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How to Practice Self-Care During Times of Crisis

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Anything that captures the mind can be used as a point of focus for meditation./Adobe Stock

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Modern society is frenetic enough. Add to it the current coronavirus scare and subsequent self-isolation, and we boost the stress and anxiety many of us already feel in our daily lives. As we collectively ride the wave of time when normal escapes—yoga class, a massage, a haircut—aren’t on the menu of options, it’s important to incorporate self-care at home.

While we don’t suggest trimming your own bangs (you’re upset as it is, and a few bobby pins or a bandanna will hold you over), we checked in with Delaware’s wellness gurus to score some tips on how to self-pamper our physical, mental and emotional well-being.

Just breathe

“These are unusual times, so we may need to take an unusual approach to our meditation practice,” says Diana Hoscheit, founder of Harmony Yoga Therapy. “There is a lot of fear, which is the mind traveling into the future and often creating a worst-case scenario. Our body and nervous system then react as if we are under threat of that envisioned future. The key is to bring the mind back to the present moment and away from the troubling thoughts.”

Anything that captures the mind can be used as a point of focus for meditation: your breath, singing your favorite song, putting a puzzle together, talking a walk.


RELATED: 4 Tips for Seeking Calm in Uncertain Times


“Get absorbed as fully as possible in what you are doing while you are doing it,” says Hoscheit, who is also limiting her exposure to news and media, as well as immersing herself in nature whenever possible. “If you are meditating on the breath, notice the sensation of it moving in and out of your body. If you are meditating with song, feel the vibration of your voice within your body and notice the sound your ears hear.”

Adding a bit of challenge to what you are doing can help focus the mind; consider choosing a puzzle of higher difficulty or a hiking trail where you really have to pay attention to where you place each foot step. “…The mind won’t have room to wander. And be patient with yourself. We have never experienced a time like this, and we are all beginners at finding our way through.”

Get your vitamins

Eating a nutritious diet (i.e., plenty of vegetables and fruits) increases energy, improves mood and boosts immunity to common illnesses. But we’re talking about vitamins D and N(ature), which come from one source: the great outdoors.

“It’s extremely important to get outside and exercise,” says Dave Parris, director of fitness at the Siegel JCC, noting nature’s impact on both physical and mental health. “When we’re all out of our normal routines, it’s easy to get in a rut,” he says.

Use this time to get your workout—as well as adequate fresh air and sunshine—simultaneously, being mindful to keep your distance from others using the parks. Amount and duration of exercise is specific to one’s health and fitness level, but Parris recommends a minimum of a short walk four to five days a week.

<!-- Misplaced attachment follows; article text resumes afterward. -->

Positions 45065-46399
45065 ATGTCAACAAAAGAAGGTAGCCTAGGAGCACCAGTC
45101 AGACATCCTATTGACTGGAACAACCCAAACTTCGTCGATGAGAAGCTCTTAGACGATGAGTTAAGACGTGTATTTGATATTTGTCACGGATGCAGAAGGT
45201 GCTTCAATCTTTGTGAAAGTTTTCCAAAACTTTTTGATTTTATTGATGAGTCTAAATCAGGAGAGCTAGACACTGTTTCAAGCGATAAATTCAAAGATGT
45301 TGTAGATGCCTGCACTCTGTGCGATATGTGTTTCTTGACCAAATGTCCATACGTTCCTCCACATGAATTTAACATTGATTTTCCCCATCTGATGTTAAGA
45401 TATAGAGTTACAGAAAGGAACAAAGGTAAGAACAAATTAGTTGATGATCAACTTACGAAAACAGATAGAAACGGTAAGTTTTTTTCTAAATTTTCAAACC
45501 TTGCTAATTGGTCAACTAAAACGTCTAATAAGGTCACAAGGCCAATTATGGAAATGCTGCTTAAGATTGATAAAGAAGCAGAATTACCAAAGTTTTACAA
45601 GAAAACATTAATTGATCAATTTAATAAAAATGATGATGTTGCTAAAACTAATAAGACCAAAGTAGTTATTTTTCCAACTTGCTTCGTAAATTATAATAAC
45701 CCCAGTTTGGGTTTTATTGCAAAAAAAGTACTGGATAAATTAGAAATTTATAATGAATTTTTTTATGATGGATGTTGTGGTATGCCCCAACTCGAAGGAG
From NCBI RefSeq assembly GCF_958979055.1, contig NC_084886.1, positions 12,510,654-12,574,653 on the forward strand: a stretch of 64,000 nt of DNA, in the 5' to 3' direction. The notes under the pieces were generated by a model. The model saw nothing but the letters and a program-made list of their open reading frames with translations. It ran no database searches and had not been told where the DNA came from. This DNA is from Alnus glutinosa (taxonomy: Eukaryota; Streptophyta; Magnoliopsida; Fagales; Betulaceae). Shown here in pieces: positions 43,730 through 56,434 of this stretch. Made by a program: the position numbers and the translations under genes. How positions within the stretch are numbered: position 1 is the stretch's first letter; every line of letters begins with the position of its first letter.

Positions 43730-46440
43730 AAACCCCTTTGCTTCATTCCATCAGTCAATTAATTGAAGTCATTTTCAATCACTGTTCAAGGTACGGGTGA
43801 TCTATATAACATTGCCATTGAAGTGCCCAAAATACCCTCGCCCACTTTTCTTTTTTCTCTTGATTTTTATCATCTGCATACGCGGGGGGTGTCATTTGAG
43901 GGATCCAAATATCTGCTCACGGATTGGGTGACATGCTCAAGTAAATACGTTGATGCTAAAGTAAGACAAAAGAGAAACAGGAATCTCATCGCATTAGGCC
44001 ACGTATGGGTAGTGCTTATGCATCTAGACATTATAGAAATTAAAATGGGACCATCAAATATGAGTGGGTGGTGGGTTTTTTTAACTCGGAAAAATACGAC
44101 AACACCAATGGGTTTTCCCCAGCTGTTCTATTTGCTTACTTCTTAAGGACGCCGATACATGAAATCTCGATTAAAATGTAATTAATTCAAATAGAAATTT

“Find some form of exercise that works for and challenges you,” he says, noting that you don’t need gym equipment to get a solid workout. Sets of lunges, jumping jacks, running stairs and lifting with canned goods can all be done outside (or inside on a rainy day).


RELATED: Here Are Some Online Courses Offered by Delaware Fitness Centers


Need pointers? The JCC’s fitness pros are sharing how-to videos on the website a couple times a week, so check back for new movements. “The idea is to get your heart rate up and increase the intensity to keep yourself motivated,” Parris says.

Rub a dub rub

We typically feel the effects of stress in the neck and shoulders, as well as low back and hips. “These are areas where the nerves exit the spinal cord and are affected by a plethora of muscles, joints and fascia,” explains Joanne Ambrogi, physical therapist and founder of Ambrogi Integrative Health Services.

Targeting stress starts with your breath. “Breathing deeper into the abdomen at first will decrease the use of the accessory breathing muscles in the neck area (which lift the ribs, allowing for more space for the lungs to expand),” she says. “This also allows the diaphragm to expand downward, gently massaging the organs, and may assist with releasing tension on muscles around the hip area.”

Next, try self-soothing massage. “I love when I get my hair washed and cut,” she says, noting the “head massage” many of us are missing most about our routine cuts and colors. “It may sound strange, but giving yourself a scalp massage while washing your hair can be delightful and relaxing. Lather up, and instead of vigorously scrubbing, try slow, gentle circles and find points along your temples to gently press and hold. Take several long deep breaths and visualize yourself in your favorite place … maybe an island or a waterfall.”

Get to the point

Ambrogi says that certain acupressure points, when gently massaged, may be helpful in relieving stress and anxiety:

  • Hall of impression point: This point lies between your eyebrows. Sit comfortably, eyes closed. Touch your index finger between your eyebrows, and apply gentle but firm pressure in a circular motion for five to 10 minutes. Take slow, deep breaths.